MoMA employees protesting outside the museum on Tuesday (photo by the author for Hyperallergic)

MoMA employees protesting outside the museum on Tuesday (photo by the author for Hyperallergic)

A demonstration on Tuesday by workers at the Museum of Modern Art (MoMA) did little to advance negotiations between a union representing over 200 employees at the institution and museum administrators, who are maintaining their call for a cut to employee healthcare coverage. MoMA and Local 2110 of the United Auto Workers have until June 20 to negotiate a new contract for the union members employed by the museum. The workers’ five-year contract expired on May 20, but the museum and union agreed to extend it one month in order to resolve the dispute over the proposed healthcare cuts.

Danny Fermon, a longtime MoMA employee and member of Local 2110’s negotiating committee, told Hyperallergic today that no progress was made at Wednesday’s meeting with the museum, in spite of the previous night’s protest — timed to coincide with MoMA’s Party in the Garden, one of its biggest annual fundraising galas. He expects there will need to be more demonstrations like Tuesday’s before the museum hears its workers’ plea. A spokesperson for MoMA, meanwhile, declined to comment on the outcome of Wednesday’s negotiations, but reiterated “that the Museum remains committed to providing fair and equitable compensation and healthcare for its employees, and that we are working toward a positive outcome for all concerned.”

As both sides dig in for more negotiation sessions over the next two weeks, MoMA’s Local 2110 members are making ingenious use of social media to call attention to their plight far beyond 53rd Street. Through the Instagram account @MoMALocal2110, the employees are offering brief profiles of the union members, each accompanied by a portrait and occasionally a pun or joke incorporating an artwork on view at the museum. The account, run jointly by a group of MoMA workers, helps to put faces, names, and stories to the often murky business of organized labor and contract negotiation.

(screenshot by the author from MoMALocal2110/Instagram)

(screenshot by the author from @MoMALocal2110/Instagram)

(screenshot by the author from MoMALocal2110/Instagram)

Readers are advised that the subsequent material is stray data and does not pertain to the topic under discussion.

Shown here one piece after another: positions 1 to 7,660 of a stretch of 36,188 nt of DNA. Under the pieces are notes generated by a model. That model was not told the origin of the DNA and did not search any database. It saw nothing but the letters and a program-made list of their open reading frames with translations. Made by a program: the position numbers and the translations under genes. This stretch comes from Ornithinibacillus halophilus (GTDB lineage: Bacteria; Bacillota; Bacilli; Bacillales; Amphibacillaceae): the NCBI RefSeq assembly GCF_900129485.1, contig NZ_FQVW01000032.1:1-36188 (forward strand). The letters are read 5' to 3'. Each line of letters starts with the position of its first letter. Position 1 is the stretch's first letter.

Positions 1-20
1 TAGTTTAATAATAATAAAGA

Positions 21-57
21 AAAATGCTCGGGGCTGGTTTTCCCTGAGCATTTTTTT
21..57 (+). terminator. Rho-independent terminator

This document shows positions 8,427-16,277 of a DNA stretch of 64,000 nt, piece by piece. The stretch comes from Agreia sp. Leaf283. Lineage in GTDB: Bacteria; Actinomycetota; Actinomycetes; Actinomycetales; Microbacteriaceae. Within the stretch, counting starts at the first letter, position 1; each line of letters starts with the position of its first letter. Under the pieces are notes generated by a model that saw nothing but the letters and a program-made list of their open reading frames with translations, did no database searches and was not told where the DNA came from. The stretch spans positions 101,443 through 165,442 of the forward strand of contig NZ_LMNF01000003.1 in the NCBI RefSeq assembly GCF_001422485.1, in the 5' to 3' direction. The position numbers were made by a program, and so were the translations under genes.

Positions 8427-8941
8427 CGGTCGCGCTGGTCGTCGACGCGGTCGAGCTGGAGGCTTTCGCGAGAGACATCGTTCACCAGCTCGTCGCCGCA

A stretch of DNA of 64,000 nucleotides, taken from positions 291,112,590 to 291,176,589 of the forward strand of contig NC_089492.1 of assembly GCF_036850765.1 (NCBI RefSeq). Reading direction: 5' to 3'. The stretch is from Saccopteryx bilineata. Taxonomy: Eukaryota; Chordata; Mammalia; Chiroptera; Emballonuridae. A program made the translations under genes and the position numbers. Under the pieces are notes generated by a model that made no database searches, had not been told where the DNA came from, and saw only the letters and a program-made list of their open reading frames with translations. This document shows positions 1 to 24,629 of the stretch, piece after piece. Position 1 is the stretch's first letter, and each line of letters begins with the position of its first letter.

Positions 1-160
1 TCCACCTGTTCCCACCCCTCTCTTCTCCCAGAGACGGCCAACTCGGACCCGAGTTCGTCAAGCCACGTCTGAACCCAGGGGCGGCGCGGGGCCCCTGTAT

(screenshot by the author from @MoMALocal2110/Instagram)

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Benjamin Sutton

Benjamin Sutton is an art critic, journalist, and curator who lives in Park Slope, Brooklyn. His articles on public art, artist documentaries, the tedium of art fairs, James Franco's obsession with Cindy...

7 replies on “Talks Between the MoMA and Its Workers Stall Following Protest”

  1. Modern art, ancient wages–what a great banner, what a great slogan. I have a fantasy that someone would make t-shirts and give them out for free and we can all go to MoMA and wear them while we roam the museum….

    1. I believe you mean “and sell them at cost” since the folks who make the t-shirts earn even less than museum workers and have even fewer workplace safety regulations.

      1. Oh god of course I wasn’t imagining that the museum workers would do that for the rest of us for free. Sorry that it came across sounding like that. I didn’t even know they had t-shirts, had only seen the banner. Was just having a fantasy about how great it would be to see mobs in the museum wandering about wearing a t-shirt with that slogan.

        1. I think the person above you is referring to how garment workers (who make t-shirts, etc.) are mistreated… see Rana Plaza disaster and the cost of making 1 t-shirt. Anyway, I do like the fantasy of people walking around the museum with t-shirts like that. It sounds like it would be an effective type of protest.

          1. Very true, she was referring to the garment workers. My bad. And she’s right. I would also never dream of having garment workers, who are so terribly paid, be the ones to give away free merch!

          2. and I may have over-reacted to “free” — my apologies. I come from a strong pro-union family, especially the women. My grandmothers were factory workers and they had harsh stories of harsh treatment, the kind of treatment that gave rise to unions. The subsequent generations who were raised with the assumption that things like a 40-hour work week, paid vacations, weekends off, a lunch hour, some degree of transparency about wages –even the simple dignity of being able to go to the bathroom as the need arises and without needing to justify it to a supervisor (who may be a sexual harasser) — are “the way it’s always been” are gravely mistaken. People fought hard and long, and sometimes died, to create that normality.
            There’s a long string of labor that goes into a t-shirt, or an exhibition, or even a light fixture that costs more than someone’s annual gross income. None of which is free or should be given away cheaply. That said – yes, let’s make the t-shirts, buy the t-shirts, and join the fight.

          3. Oh no, I don’t think you overreacted. Even without your family history, I think it makes good sense to feel as strongly as you do about the plight of garment workers, and moreso if you had that experience in your own family. It’s awful that unions have become so reduced in this country and that change has played such a part in workers being treated as you describe. MIserable. Anyway, all the best to you and long live the unions!

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